I agree 100% and I’ll take it further. Playing reserves solely against each other (aka Garbage time) occurs very rarely. See this study:

    http://sonicscentral.com/apbrmetrics/viewtopic.php?t=1462

    The last conclusion I have from this is that there is far less garbage time than I would have anticipated. If I see a player who has played 300 minutes on the year, I assume he’s a garbage time player. And while he may be only playing against bench players, he can’t only be playing in garbage time because no team has 300 minutes of garbage time on the year.

  3. jon abbey

    “I can tell you one thing: you want to give your minutes to your best players. It doesn?t matter if they?re starting or not as much as it?s who gets the most minutes.”

    you can go too far with this, though, almost no one can play 43+ minutes consistently and keep up their level of play, which is why I like Crawford as the 6th man. he can come in 6-8 minutes into the game and still get his 38 minutes or so. there’s also something to be said for a sixth man whose job is simply scoring, shooting early and often, a la Vinnie Johnson or Ben Gordon. this is the role I think Crawford is best suited for on this team.

  4. Caleb

    “there?s also something to be said for a sixth man whose job is simply scoring, shooting early and often, a la Vinnie Johnson or Ben Gordon”

    The man for this job opening is Nate Robinson – perfect fit, in 20-25 minutes a game.

  5. dave crockett

    KB –

    Zach’s fouls as I recall:

    * reaching/out of position (2)
    * offensive foul on a screen (1) – on this one he gave a Kurt Thomas-style “sending a message” foul as he set a screen on Igoudala who had been hounding Q-Rich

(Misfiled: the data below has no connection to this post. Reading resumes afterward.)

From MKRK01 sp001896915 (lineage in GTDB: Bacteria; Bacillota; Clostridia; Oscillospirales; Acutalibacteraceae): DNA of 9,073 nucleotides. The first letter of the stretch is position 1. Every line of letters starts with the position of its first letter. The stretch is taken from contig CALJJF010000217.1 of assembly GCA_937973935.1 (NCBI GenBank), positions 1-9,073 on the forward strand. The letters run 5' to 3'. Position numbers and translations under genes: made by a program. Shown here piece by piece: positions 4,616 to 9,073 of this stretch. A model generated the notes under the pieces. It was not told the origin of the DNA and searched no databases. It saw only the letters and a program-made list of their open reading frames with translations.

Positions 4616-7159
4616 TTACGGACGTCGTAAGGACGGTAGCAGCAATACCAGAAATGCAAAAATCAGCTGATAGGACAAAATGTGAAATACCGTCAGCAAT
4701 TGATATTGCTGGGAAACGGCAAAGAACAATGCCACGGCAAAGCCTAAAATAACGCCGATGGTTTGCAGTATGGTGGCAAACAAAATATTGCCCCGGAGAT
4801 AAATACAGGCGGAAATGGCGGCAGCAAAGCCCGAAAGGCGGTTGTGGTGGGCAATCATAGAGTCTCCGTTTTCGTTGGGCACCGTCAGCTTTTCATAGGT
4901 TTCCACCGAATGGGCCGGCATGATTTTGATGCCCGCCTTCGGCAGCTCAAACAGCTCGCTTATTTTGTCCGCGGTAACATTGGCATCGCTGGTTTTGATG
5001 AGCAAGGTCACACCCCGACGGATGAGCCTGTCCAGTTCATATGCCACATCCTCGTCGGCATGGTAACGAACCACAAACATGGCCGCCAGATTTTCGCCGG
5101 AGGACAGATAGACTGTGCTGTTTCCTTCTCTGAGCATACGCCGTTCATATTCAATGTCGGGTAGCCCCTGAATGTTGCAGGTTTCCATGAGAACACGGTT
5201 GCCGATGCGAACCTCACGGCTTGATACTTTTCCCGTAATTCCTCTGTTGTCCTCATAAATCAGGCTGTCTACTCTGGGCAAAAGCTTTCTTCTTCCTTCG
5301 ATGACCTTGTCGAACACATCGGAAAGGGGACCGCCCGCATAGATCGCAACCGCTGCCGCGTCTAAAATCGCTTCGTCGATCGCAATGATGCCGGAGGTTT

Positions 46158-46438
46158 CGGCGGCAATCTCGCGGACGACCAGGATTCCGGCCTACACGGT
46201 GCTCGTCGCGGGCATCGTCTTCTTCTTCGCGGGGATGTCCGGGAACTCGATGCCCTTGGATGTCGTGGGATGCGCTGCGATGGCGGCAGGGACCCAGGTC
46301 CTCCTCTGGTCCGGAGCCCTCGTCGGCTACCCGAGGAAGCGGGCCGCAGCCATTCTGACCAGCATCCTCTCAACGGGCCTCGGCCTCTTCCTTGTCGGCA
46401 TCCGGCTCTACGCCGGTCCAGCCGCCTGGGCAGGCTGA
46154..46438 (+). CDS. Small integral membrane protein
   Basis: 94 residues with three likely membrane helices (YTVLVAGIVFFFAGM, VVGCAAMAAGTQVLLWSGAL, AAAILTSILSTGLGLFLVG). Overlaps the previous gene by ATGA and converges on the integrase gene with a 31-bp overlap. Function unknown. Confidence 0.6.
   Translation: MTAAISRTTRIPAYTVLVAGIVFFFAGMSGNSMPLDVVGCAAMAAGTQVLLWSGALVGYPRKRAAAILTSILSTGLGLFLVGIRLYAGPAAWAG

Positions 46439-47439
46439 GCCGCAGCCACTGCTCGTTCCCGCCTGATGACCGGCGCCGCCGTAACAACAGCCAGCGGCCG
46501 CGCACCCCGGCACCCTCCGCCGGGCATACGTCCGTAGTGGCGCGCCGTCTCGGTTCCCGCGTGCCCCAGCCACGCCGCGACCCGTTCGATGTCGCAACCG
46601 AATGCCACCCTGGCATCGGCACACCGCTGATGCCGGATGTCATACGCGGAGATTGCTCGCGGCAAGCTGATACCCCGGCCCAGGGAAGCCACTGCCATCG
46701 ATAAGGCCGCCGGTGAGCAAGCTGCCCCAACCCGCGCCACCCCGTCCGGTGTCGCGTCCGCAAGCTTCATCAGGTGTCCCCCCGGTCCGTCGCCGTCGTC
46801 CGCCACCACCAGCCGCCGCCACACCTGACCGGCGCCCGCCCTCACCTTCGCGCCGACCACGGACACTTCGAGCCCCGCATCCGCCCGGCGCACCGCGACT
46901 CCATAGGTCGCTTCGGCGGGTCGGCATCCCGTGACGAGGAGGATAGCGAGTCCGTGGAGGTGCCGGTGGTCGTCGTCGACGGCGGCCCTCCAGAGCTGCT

* reach-in (1) – this reach in foul was in the act of covering for Randolph Morris, who was slow on the rotation

    So, he didn’t pick up any fouls defending Philly’s post players. Dalembert and Calvin Booth played most of the minutes at center. Both scored on pick-and-pop type plays.

    Jordan didn’t make the box? Huh, he hit a jumper as the shot clock expired to push the lead back up to double-digits late in the game. I was pretty sure it counted.

  6. dave crockett

    Looking at the box, it appears that perhaps one of the 2 reaching/out of position fouls that may have gone against Randolph initially was changed to David Lee. I don’t recall Lee being whistled for a foul.

    As for Jordan not appearing in the box, I wonder if they just don’t have him in their database yet. He’s wearing #1. Has anyone worn that recently?

  7. Ken "The Animal" Bannister

    How quickly we forget…or is this rather a case of purposeful amnesia (like the current “We would have won the Vietnam War if it weren’t for those darned protesters/anti-war hippies” train of thought espoused by W. Kristol et al.)

    At guard, from the University of Maryland, #1 in your program, and in our hearts…Steve Francis!

    PS – if Houston does make his comeback w/the Knicks, rumor is that Jeffries will reliquish #20 and snag #1 – assuming Jordan is banished to ply his trade in Beskitbullistan and/or points east.

  8. Frank O.

    The media, once again, completely downplayed what Lee did. He had 18 points and 6 boards in 30+ minutes.
    He made almost all his shots and hit 8 of 9 from the line. I see him going to the line a lot this year simply because he causes havoc around the basket.
    I think the act that all of Randolph’s points appeared to come from 12 ft and beyond was impressive.
    By the way, Chandler is going to be a player in this league. He can shoot, he’s athletic as all get out, and he hustles.
    But it is too early to draw any conclusions,and with Zeke on the bench, well, something stupid could be just around the corner. Just keep the city dancers, and interns away, and the Knicks may just be okay…

  9. PrezIke

    Frank, I’m not so certain that Lee’s game was intentionally downplayed, but questions about Randolph are most certainly more at the forefront of Knicks fans’ minds as many have never or rarely seen him play.